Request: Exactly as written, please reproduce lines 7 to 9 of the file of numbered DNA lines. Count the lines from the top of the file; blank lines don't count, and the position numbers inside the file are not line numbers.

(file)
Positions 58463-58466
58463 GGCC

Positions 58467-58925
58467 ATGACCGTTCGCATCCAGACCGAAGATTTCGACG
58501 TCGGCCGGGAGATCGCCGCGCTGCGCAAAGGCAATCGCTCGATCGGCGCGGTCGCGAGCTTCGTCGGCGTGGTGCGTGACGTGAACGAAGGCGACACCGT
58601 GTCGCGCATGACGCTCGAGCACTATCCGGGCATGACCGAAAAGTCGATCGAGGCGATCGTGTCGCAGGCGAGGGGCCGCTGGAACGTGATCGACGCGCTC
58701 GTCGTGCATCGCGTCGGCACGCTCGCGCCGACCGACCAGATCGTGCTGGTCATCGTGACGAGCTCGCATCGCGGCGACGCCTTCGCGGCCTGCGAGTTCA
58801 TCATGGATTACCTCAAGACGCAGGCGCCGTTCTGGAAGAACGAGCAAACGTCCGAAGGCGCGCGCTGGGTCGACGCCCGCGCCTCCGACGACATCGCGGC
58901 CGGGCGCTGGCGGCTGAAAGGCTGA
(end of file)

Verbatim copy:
58701 GTCGTGCATCGCGTCGGCACGCTCGCGCCGACCGACCAGATCGTGCTGGTCATCGTGACGAGCTCGCATCGCGGCGACGCCTTCGCGGCCTGCGAGTTCA
58801 TCATGGATTACCTCAAGACGCAGGCGCCGTTCTGGAAGAACGAGCAAACGTCCGAAGGCGCGCGCTGGGTCGACGCCCGCGCCTCCGACGACATCGCGGC
58901 CGGGCGCTGGCGGCTGAAAGGCTGA